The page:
Athearn HO Scale Ready To Run Cupola Caboose - Burlington Northern #10610
Fully assembled and ready to operate
Full window glazing
Razor sharp painting and printing
Machined RP25 profile 33" metal wheels
McHenry scale knuckle spring couplers installed
== Key Features == / / * Fully assembled and ready to operate / * Full window glazing / * Razor sharp painting and printing / * Machined RP25 profile 33" metal wheels / * McHenry scale knuckle spring couplers installed / / == Specs == / / * COUPLER STYLE:McHenry Scale Knuckle / * MIN. RADIUS:18" / * Minimum Age Recommendation:8 years / * Is Assembly Required:No
The caboose provided the train crew with a shelter at the rear of the train. The crew could exit the train for switching or to protect the rear of the train when stopped. They also inspected the train for problems such as shifting loads, broken or dragging equipment, and hot boxes. The conductor kept records and handled business from a table or desk in the caboose. For longer trips the caboose provided minimal living quarters, and was frequently personalized and decorated with pictures and posters.
Coal or wood was originally used to fire a cast iron stove for heat and cooking, later giving way to a kerosene heater. Now rare, the old stoves can be identified by several essential features. They were without legs, bolted directly to the floor, and featured a lip on the top surface to keep pans and coffee pots from sliding off. They also had a double-latching door, to prevent accidental discharge of hot coals due to the rocking motion of the caboose.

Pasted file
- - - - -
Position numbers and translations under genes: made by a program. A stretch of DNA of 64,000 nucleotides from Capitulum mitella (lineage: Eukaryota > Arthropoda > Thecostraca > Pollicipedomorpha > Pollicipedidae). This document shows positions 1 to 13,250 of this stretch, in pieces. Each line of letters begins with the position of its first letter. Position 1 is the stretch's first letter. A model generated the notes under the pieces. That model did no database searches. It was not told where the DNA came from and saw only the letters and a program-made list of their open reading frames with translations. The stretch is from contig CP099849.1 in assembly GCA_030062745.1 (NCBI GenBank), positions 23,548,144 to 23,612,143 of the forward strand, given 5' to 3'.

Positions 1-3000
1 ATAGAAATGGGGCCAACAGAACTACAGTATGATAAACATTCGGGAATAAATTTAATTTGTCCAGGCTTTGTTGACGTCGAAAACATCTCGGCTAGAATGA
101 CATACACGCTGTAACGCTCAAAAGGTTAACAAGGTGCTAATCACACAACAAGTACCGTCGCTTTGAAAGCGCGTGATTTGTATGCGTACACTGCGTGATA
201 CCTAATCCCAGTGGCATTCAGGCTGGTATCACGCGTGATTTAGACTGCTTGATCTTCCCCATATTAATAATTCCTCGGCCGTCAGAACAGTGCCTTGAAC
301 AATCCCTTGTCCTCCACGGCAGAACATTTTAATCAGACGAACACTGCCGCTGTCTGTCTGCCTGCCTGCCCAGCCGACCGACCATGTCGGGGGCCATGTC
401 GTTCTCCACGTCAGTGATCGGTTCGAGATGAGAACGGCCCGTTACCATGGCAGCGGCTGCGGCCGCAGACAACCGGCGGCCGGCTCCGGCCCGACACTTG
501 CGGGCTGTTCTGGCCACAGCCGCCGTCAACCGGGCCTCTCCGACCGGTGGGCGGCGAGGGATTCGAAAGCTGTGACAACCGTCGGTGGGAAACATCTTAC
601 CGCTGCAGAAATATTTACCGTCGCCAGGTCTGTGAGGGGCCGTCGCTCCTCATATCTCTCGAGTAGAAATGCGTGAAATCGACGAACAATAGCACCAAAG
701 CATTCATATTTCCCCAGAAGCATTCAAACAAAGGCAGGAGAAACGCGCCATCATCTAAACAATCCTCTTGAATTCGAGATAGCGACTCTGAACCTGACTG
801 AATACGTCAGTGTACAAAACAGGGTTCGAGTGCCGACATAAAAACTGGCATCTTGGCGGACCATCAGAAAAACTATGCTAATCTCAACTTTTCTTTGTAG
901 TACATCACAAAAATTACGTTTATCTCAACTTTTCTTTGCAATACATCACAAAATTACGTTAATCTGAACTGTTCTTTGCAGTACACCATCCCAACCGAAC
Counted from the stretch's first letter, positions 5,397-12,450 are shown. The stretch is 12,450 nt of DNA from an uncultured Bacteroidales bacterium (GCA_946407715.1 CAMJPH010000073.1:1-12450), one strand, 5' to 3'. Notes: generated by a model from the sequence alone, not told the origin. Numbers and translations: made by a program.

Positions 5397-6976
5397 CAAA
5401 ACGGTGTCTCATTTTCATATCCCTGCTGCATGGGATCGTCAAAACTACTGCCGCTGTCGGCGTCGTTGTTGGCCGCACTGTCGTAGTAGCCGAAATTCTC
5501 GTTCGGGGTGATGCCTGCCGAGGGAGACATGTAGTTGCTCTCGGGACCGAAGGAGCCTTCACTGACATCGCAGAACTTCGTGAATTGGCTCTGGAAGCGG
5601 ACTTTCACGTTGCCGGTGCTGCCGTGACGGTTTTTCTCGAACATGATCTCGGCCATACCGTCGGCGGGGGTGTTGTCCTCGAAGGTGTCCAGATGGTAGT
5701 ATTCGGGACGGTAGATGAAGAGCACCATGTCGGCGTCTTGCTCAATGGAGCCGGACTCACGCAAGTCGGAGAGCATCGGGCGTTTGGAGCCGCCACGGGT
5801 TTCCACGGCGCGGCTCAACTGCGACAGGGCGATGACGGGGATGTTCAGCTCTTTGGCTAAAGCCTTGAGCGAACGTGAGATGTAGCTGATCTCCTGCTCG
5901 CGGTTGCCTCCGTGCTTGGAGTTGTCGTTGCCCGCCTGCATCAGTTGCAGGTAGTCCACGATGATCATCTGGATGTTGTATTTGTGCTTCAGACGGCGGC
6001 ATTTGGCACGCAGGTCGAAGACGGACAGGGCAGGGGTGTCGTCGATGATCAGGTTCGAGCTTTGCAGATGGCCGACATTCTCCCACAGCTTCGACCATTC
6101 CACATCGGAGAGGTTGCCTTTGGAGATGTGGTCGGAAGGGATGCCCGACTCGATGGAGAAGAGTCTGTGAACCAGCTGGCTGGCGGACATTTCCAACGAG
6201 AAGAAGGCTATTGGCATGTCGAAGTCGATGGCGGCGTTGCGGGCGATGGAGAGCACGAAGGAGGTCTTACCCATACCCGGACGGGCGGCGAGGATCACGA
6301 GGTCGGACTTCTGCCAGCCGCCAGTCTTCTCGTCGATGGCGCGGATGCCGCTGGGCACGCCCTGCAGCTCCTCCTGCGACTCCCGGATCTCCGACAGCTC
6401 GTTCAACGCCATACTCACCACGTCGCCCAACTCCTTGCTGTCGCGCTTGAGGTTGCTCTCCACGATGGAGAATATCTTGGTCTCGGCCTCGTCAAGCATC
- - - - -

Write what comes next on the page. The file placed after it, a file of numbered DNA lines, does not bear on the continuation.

Early cabooses were nothing more than flat cars with small cabins erected on them, or modified box cars. The standard form of the American caboose had a platform at either end with curved grab rails to facilitate train crew members' ascent onto a moving train. A caboose was fitted with red lights called markers to enable the rear of the train to be seen at night. This has led to the phrase bringing up the markers to describe the last car on a train (these lights were officially what made a train a "train").
Originally lit with oil lamps, with the advent of electricity, later caboose versions incorporated an electrical generator driven by belts coupled to one of the axles, which charged a lead-acid storage battery when the train was in motion.
Cabooses are non-revenue equipment and were often improvised or retained well beyond the normal lifetime of a freight car. Tradition on many lines held that the caboose should be painted a bright red, though on many lines it eventually became the practice to paint them in the same corporate colors as locomotives. The Kansas City Southern did something unique: They left their cabooses unpainted, but ordered them with a stainless-steel car body. These were the exception to the rule of painting cabooses.
Other HO Scale Burlington Northern Items: Athearn HO Scale F7A Diesel Locomotive - Burlington Northern / Trainline EMD GP9M HO Scale Locomotive - Burlington Northern / Athearn HO Scale SD60M Locomotive - Burlington Northern / BNSF / Athearn HO Scale SD60M Locomotive - Burlington Northern Santa Fe
Other HO Scale Cabooses: Walthers HO Scale 30' GTW Caboose - Offset Coupla - Rio Grande / Athearn HO Scale Cupola Caboose - Santa Fe / Athearn HO Scale Bay Window Caboose - Southern Pacific